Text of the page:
Water Shortage Boosts Israeli Wine Production

tzuba-wine grapes israel photoNestled into the Jerusalem Hills, Kibbutz Tzuba has decided to scrap its apple orchards and grow more grapes to save on water during the current crisis.

According to the Jerusalem Post, Tzuba once grew kiwis that guzzled an outrageous 1,000 cubic meters of water per dunam (dunam=1/4 acre). Then the farm switched to apples, which take 750, and has finally settled on grapes, which sip a modest 200 cubic meters. The new vineyards will spread over 145 dunams and will expand Tzuba’s already strong wine lineup with eight new varieties.

For some background, read Green Prophet stories on the dire regional water shortage and efforts to cope in Israel, Syria, and the Palestinian Authority.

Tzuba’s story is a gradual reality check that speaks for the larger picture of Israeli farms. The kiwi growing era is an emblem for when the country’s water managers built massive projects to irrigate fields in the Negev, growing fruit that was more suited to Ecuador than to the arid Middle East. Over time, Israel has realized there are limits to human intervention. Tzuba’s newest crop has been grown in the Middle East for thousands of years and unsurprisingly makes the fewest demands. If necessary, grapes can also be grown without water. Tzuba’s wine is a deeper level of locally grown.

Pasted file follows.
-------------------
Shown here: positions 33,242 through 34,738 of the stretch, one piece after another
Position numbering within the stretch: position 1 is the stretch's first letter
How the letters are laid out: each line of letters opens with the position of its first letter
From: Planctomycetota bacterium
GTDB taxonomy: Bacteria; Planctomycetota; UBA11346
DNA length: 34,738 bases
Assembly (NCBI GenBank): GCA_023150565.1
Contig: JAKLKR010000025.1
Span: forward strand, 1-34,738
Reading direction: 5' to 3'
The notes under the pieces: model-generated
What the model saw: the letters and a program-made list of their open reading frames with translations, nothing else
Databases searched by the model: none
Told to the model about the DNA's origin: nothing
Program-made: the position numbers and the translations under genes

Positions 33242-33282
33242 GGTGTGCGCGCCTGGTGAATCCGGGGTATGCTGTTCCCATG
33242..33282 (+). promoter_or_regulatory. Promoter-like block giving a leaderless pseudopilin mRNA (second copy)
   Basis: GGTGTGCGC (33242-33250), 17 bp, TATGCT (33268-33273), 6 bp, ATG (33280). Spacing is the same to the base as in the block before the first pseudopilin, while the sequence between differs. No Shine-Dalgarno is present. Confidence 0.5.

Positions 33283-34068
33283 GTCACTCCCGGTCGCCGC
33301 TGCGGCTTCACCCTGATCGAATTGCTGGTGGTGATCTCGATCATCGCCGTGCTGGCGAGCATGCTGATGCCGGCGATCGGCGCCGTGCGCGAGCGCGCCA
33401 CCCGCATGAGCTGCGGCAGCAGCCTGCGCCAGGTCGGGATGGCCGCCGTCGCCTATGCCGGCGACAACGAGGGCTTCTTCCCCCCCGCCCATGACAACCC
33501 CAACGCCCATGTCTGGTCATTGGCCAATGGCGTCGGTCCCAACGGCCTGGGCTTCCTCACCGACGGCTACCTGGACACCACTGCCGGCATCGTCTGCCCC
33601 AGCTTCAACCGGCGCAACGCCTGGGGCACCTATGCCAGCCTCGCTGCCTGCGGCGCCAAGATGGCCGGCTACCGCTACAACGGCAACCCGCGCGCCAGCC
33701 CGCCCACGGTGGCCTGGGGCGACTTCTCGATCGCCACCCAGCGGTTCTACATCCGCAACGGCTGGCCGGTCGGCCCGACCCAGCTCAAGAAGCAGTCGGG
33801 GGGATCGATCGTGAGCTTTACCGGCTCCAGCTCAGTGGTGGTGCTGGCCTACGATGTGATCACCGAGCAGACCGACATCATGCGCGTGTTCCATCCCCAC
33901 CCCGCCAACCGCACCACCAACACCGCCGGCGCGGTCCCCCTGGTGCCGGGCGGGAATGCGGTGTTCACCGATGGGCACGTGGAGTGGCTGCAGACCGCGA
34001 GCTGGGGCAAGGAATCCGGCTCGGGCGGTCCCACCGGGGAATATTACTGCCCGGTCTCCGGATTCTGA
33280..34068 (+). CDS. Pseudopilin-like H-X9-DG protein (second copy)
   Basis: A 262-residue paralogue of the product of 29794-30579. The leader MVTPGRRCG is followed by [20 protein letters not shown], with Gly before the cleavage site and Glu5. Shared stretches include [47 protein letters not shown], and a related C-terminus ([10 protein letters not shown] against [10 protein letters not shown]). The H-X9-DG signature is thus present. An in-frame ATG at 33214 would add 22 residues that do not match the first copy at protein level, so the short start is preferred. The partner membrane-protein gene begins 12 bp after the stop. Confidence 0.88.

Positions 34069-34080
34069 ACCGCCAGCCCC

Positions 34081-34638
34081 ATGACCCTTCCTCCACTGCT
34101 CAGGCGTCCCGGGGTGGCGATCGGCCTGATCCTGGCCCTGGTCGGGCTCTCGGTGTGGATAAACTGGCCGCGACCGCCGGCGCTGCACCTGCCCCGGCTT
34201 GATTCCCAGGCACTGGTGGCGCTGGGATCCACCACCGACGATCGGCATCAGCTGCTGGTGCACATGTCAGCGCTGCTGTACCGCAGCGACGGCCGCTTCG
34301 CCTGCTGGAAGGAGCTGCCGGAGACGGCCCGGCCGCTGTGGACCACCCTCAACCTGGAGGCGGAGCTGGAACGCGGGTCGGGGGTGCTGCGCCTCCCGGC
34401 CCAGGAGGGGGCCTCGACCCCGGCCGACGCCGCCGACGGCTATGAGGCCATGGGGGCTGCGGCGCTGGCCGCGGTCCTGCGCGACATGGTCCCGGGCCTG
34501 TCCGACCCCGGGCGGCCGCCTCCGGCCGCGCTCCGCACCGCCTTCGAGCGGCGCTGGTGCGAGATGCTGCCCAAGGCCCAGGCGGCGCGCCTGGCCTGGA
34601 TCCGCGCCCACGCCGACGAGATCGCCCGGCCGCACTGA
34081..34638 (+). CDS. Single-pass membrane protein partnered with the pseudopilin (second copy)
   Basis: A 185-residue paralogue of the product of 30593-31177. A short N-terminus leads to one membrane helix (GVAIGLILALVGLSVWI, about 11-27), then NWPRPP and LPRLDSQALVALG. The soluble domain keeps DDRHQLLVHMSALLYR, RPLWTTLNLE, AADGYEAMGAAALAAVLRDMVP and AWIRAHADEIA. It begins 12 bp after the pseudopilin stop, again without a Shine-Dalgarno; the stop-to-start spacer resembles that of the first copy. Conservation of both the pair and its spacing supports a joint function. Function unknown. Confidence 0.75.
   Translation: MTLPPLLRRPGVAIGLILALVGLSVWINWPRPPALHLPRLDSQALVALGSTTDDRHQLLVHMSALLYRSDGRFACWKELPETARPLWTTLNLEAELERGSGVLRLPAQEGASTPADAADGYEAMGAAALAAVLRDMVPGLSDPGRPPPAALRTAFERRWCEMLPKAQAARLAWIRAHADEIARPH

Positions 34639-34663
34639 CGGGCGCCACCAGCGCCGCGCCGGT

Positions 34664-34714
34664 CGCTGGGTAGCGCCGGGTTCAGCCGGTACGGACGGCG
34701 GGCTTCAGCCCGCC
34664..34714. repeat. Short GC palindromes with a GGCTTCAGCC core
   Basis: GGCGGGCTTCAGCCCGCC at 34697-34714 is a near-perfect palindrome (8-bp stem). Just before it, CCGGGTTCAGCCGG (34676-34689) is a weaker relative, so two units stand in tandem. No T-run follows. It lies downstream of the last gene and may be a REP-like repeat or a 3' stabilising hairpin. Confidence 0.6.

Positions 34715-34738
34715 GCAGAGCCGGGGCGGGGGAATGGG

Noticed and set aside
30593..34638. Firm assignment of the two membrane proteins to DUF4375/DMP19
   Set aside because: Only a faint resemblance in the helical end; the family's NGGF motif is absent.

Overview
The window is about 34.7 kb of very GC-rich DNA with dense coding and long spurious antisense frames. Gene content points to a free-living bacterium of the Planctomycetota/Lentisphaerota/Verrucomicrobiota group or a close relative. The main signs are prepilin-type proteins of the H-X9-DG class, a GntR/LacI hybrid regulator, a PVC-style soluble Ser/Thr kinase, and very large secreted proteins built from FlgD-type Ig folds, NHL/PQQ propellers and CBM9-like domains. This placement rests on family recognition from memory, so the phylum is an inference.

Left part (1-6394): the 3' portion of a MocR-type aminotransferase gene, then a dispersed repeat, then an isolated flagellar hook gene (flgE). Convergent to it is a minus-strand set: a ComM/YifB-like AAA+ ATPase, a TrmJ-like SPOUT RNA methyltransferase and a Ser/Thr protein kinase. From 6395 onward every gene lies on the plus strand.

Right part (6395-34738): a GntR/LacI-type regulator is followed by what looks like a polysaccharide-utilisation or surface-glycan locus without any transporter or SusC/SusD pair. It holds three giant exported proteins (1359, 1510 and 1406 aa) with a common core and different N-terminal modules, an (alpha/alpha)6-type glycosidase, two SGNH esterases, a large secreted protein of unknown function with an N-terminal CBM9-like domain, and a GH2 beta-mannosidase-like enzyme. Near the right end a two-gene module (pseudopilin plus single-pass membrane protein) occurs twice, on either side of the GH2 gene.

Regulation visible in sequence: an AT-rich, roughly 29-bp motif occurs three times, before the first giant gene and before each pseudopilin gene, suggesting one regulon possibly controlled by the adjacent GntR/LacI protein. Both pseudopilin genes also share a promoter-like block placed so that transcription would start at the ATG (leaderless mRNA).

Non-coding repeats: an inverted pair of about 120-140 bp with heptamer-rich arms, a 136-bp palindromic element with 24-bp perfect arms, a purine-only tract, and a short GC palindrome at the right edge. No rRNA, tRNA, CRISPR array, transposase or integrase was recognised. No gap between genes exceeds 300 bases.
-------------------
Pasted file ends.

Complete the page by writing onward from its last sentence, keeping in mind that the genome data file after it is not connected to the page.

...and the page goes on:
Image credit: Jerusalem Post

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6 thoughts on “Water Shortage Boosts Israeli Wine Production”

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  2. Dan says:

    I visited Tzuba winery in august of 2008 and was really impressed with their wines. Its great that they can make the same or more money from grapes as they do with apples. Its especially awsome that their wines are fantastic. There is a tremendous amount of info about tzuba on mykerem.com if you are interested.

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